Naan and roti: DANGER DANGER. Always so good but filling. Fluffy garlicky naan was an excellent specimen of the genre and as ever, I had too much. I REGRET NOTHING
Paneer tikka: I think this might be my favourite dish of all time, in all seriousness. Marinated in spices then char-grilled, it tastes like smoke and the texture is incredible: crisp and mouthfilling. This is also the only way I will eat peppers.
Black daal: Not included in the original menu, we asked to swap it with the Christmas pudding because it’s reportedly very good. It was, indeed, very good: dark, nutty and caramely. I think one of us actually licked the bowl. Not naming any names.
Salad: I have no idea why people persist in serving salad with curry. We picked out and ate the cucumbers to pretend to be healthy before cracking on with fried bread and grilled meat.
Raita: Creamy and minty, see, this is how you are supposed to serve cucumbers!
In the centre is chicken biryani, which you can see more clearly in the picture below of another plate. Also note action shot of lamb sheekh kebab being attacked.
Immediately after the plates were down, the WHOLE TURKEY LEG that had been cooking for 24 hours arrived. It was cooked raan style, which is usually done for lamb but Dishoom adapted it for Christmas. It’s served on the bone but was so tender that it was just falling off it; along with it were Bombay-style potatoes (fried with spices and peas) and a cranberry-chilli chutney that was wonderfully tart and berry-y. I didn’t expect any “traditional” English Christmas food, but that plate of turkey, potatoes and cranberry was a clever (and incredibly delicious) blend of English and Indian holiday food traditions.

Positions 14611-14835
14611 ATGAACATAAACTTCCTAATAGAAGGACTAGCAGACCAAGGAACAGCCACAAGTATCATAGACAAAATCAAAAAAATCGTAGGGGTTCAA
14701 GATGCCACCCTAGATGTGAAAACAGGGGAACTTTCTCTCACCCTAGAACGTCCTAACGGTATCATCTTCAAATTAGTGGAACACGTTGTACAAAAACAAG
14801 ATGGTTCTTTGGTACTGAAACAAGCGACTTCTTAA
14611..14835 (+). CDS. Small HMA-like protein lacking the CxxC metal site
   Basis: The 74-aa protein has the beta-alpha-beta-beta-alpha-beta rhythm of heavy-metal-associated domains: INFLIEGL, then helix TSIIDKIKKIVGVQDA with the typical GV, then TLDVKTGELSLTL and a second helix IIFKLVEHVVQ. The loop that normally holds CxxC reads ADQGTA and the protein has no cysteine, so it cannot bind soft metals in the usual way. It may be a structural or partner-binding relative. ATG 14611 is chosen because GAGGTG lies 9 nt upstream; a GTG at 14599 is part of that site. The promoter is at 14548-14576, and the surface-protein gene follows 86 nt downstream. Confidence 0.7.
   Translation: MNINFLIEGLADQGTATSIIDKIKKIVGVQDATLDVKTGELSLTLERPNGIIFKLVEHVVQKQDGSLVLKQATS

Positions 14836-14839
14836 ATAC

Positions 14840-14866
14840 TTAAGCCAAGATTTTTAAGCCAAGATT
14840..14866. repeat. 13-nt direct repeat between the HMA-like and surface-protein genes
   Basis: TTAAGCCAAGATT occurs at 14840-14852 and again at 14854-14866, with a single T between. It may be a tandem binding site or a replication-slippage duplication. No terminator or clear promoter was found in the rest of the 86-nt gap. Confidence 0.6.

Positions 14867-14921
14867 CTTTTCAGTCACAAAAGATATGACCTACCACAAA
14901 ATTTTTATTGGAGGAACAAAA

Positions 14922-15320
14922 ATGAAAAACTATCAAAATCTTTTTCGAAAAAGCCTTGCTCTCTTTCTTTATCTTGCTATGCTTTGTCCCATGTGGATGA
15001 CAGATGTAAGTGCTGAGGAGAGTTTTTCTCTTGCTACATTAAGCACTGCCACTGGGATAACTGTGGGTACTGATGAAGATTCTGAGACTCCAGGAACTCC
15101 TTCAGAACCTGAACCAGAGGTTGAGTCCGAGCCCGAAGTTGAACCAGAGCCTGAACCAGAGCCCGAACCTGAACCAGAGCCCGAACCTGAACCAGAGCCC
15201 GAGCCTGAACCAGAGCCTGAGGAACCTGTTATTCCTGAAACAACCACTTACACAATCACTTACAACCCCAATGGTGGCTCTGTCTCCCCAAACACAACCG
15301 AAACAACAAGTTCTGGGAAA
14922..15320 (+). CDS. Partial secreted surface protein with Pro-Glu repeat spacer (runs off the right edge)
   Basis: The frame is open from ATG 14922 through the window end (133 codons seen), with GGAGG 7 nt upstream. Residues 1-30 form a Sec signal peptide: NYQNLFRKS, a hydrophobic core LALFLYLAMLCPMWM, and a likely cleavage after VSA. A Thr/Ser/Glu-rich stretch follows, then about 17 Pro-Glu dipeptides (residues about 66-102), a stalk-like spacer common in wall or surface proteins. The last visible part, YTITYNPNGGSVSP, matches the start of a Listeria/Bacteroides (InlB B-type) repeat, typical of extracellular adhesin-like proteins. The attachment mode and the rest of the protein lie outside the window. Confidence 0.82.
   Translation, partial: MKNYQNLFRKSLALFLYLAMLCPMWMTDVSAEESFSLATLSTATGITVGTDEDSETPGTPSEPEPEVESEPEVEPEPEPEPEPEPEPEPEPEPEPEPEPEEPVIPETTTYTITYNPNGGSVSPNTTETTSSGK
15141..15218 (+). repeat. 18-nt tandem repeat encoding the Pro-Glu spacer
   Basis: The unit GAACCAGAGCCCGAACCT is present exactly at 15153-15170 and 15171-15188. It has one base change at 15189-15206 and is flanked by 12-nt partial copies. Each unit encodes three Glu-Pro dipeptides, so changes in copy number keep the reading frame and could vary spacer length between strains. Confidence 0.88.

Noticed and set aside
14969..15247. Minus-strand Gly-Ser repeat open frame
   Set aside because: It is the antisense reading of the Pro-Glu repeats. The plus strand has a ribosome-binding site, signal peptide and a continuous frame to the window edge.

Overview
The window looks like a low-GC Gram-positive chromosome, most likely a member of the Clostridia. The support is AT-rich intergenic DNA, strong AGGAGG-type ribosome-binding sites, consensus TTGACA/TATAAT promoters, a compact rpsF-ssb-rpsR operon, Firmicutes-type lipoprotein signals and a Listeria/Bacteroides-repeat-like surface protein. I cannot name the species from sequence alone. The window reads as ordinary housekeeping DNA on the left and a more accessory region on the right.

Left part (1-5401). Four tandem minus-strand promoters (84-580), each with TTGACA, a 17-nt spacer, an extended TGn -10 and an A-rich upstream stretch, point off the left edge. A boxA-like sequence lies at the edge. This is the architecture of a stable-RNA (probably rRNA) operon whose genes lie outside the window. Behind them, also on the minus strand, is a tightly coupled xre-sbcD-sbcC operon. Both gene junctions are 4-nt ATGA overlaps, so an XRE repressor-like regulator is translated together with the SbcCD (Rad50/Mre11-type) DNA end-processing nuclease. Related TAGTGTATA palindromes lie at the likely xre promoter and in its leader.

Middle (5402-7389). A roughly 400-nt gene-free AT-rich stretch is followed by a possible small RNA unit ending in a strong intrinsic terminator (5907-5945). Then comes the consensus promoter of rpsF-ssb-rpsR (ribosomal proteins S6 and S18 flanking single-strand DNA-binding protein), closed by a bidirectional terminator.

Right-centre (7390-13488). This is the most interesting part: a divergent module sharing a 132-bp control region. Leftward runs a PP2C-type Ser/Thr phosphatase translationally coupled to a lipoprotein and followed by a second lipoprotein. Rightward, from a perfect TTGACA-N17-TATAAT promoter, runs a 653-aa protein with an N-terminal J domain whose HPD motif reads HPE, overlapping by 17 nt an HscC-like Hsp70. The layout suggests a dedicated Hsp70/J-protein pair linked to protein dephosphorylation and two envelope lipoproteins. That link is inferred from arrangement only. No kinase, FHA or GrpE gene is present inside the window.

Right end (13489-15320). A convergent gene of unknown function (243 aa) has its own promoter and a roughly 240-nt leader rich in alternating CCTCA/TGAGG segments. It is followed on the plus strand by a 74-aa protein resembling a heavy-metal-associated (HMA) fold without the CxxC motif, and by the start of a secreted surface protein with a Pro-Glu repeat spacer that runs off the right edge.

People started to worry as we remembered there was still pudding to come, but it was well-judged: pistachio and mango kulfi on sticks, exactly the right size for a sweet after-dinner treat without kicking off the food sweats. I was angling for a mango but Ewan beat me to it, le sigh.
Pistachio kulfi. That’s fine, Ewan, just fine.
This lunch was on Saturday and I genuinely think it’s the best Christmas lunch I’ve had ever. (It even tops the extremely memorable work lunch in 2009, which was held less than 24 hours after we found out which half of our magazine staff had been made redundant. Rarely have I vomited so much into so many potted plants.) Even if you really like your coworkers (and, I have been lucky enough to work with many fun, funny and generous people, but nobody thoroughly likes all of their coworkers), forced work socialising is a bit awkward and depressing: you’re enacting fun without actually being able to relax and properly enjoy yourself. No such problem with friends, and I’m very lucky Ewan and I have so many good ones.